Is it any wonder teenagers think it is okay to take Xanax?

On 29 March, The Times newspaper reported that teenagers are buying Xanax on the internet, thinking it is safe to consume.  After all it is offered on prescription in the US and is consumed by celebrities.  Xanax is a benzodiazepine, a class of drug that has been widely prescribed to patients since the 1960s, although Xanax itself is not approved for prescribing on the NHS.  Benzodiazepines are highly addictive and can cause a great deal of pain and distress even when taken as prescribed.   Withdrawal from the drug can be severe and can last for months or years.

Meanwhile, the general public is regularly being persuaded that taking pills to feel emotionally better is in fact a very good thing.  On 22 March, The Times printed a different article on antidepressants, reporting results of the Cipriani et al meta-analysis published in The Lancet medical journal.

The article began

“More than a million extra people should be offered antidepressants after the largest study of its kind concluded that they worked, experts have said.  Patients and GPs must not be squeamish about treating mental health problems with drugs, according to scientists who found that every one of 21 common antidepressants was better than a placebo.”

It continued

“About two million people in Britain are thought to suffer from depression, yet studies suggest that only a sixth get the help they need. About 65 million antidepressant prescriptions are written in England each year, a figure that has doubled in a decade. This has led to concern about use of the drugs, which cost the NHS £267 million in 2016. Andrea Cipriani, who led the latest study, said: “Undertreated depression is a huge problem and we need to be aware of that. We tend to focus on overtreatment but we need to focus on this.”

It would seem therefore that only 333,330 patients are receiving the treatment they need for depression.  Yet, official statistics show that over seven million patients are being prescribed antidepressants in England alone and almost one million in Scotland.  If Wales is included, the total figure must be around nine million.   So why are all these patients taking antidepressants if only 333,330 patients are receiving treatment?   Perhaps the two million refers to people who are suffering from moderate to severe depression as this was the focus of the Lancet paper.  Are most patients on antidepressants for mild depression perhaps or for other mental health conditions or pain?  It just seems odd that antidepressants are so widely prescribed, yet it is thought that GPs and patients are “squeamish” about treating mental health issues with drugs.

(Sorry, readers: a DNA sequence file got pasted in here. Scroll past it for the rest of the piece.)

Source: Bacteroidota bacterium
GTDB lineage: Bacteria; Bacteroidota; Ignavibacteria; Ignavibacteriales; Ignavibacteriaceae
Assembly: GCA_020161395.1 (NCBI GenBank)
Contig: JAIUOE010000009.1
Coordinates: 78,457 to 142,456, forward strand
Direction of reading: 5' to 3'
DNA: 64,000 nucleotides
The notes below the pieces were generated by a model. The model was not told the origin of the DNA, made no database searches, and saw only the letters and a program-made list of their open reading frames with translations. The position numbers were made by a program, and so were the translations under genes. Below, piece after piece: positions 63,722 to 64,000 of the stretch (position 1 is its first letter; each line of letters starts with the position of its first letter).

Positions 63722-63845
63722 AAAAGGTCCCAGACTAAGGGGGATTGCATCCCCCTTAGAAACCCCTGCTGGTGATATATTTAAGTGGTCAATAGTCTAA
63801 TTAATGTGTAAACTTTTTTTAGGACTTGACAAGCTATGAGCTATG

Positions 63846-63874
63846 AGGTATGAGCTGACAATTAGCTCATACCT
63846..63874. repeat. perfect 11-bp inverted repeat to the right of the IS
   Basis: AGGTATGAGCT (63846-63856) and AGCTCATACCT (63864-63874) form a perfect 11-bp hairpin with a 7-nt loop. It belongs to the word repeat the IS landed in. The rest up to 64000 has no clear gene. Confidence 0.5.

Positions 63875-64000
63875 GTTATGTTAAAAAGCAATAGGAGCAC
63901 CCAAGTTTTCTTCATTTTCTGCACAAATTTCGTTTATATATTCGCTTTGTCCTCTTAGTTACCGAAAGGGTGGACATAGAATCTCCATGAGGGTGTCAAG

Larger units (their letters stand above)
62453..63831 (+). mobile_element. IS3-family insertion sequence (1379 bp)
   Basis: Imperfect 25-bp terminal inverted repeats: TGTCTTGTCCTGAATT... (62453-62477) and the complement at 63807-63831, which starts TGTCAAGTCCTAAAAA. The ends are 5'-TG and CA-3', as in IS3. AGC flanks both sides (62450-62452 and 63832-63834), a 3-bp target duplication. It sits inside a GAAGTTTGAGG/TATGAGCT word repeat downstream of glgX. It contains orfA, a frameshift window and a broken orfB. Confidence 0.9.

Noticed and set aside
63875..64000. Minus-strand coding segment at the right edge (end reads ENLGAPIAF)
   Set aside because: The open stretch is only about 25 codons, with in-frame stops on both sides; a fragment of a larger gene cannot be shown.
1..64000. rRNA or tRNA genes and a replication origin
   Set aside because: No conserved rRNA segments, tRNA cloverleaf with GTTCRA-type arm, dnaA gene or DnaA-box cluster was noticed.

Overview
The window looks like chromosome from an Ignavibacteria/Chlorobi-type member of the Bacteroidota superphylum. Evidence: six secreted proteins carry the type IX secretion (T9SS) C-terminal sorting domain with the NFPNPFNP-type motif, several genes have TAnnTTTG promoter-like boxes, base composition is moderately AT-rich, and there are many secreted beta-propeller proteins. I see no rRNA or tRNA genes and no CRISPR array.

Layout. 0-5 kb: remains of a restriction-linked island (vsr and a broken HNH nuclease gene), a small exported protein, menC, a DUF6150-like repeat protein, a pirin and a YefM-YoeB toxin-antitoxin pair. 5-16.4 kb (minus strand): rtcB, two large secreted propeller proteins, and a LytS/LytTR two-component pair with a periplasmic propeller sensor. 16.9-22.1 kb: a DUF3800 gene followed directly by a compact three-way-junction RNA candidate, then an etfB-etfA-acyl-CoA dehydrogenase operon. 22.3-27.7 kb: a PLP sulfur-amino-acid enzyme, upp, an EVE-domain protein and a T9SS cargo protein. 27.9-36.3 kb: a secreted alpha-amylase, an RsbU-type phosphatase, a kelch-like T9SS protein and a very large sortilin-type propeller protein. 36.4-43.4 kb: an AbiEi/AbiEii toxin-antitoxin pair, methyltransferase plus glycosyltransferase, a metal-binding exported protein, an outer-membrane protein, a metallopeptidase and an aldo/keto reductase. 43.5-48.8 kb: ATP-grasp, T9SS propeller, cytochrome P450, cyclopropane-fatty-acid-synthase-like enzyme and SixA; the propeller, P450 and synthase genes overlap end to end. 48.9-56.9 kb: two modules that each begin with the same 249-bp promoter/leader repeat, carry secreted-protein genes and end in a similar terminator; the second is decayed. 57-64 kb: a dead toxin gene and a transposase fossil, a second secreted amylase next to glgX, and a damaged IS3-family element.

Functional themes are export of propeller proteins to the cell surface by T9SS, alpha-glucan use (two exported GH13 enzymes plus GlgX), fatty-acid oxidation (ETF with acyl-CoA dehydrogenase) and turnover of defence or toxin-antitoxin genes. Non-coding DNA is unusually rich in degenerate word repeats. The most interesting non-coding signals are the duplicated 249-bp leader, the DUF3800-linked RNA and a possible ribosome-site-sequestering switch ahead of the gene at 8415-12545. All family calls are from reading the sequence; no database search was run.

The article continued

“John Geddes, senior author of the paper, published in The Lancet, said that widespread criticism of antidepressants “puts people off accessing effective treatment” and they should be reassured. “There’s something about taking a drug for a mental health problem that people think, ‘That’s not what I want to do’, so it’s important to be clear about the efficacy,” Professor Geddes said. “We do tend to be a bit squeamish about it . . . If it was cancer and only one in six were getting access to effective treatment we’d think there was something squiffy going on.” He estimated that at least a million more people should have drugs or psychotherapy.”

So again I am wondering why at least nine million patients are taking antidepressants not to mention antipsychotics and other drugs prescribed for mental health problems.

At no point in this article was there any mention of the fact that the meta-analysis only looked at the effectiveness of antidepressants over 8-12 weeks, yet most patients will take prescribed antidepressants for much longer than this.

The article continues

… Carmine Pariante, from the Royal College of Psychiatrists, said: “This meta-analysis finally puts to bed the controversy on antidepressants.”

Of course, The Lancet paper has done nothing to put to bed the controversy and has in fact sparked a bigger controversy about the entire subject.

What sort of impression is being given to our young people .. surely they are being encouraged to think that taking a pill is perfectly normal and even desirable, after all it is being promoted by leading academics and clinicians at a prestigious University and is being reported widely in the mainstream and social media.  I don’t know if teenagers are listening to this, perhaps not, but surely they cannot be immune to the messages.

The tragic death of Annette McKenzie’s daughter, Britney, has led Annette to raise a petition to the Scottish Parliament calling for a review of informed consent for 16-18 year olds when being prescribed medication for mental health problems.  Perhaps Britney too had no idea the strength of the drugs she had been prescribed and the potential for harm.  She was only 16 years old and had little experience of consuming prescription drugs, let alone powerful ones.

Many patients in the prescribed harmed community feel that they were never warned of the dangers associated with the drugs they were prescribed and took them in good faith assuming that all would be well.   Most rue the day they took their doctor’s advice and accepted a prescription.

Perhaps there is a lesson here to be learned.   Teenagers consuming illegal Xanax, the widespread promotion of antidepressant drugs to the public, the failure to warn patients of adverse effects and the prescribing of powerful medication to teenagers without parental knowledge.  I do hope action is going to be taken on all fronts on this subject.

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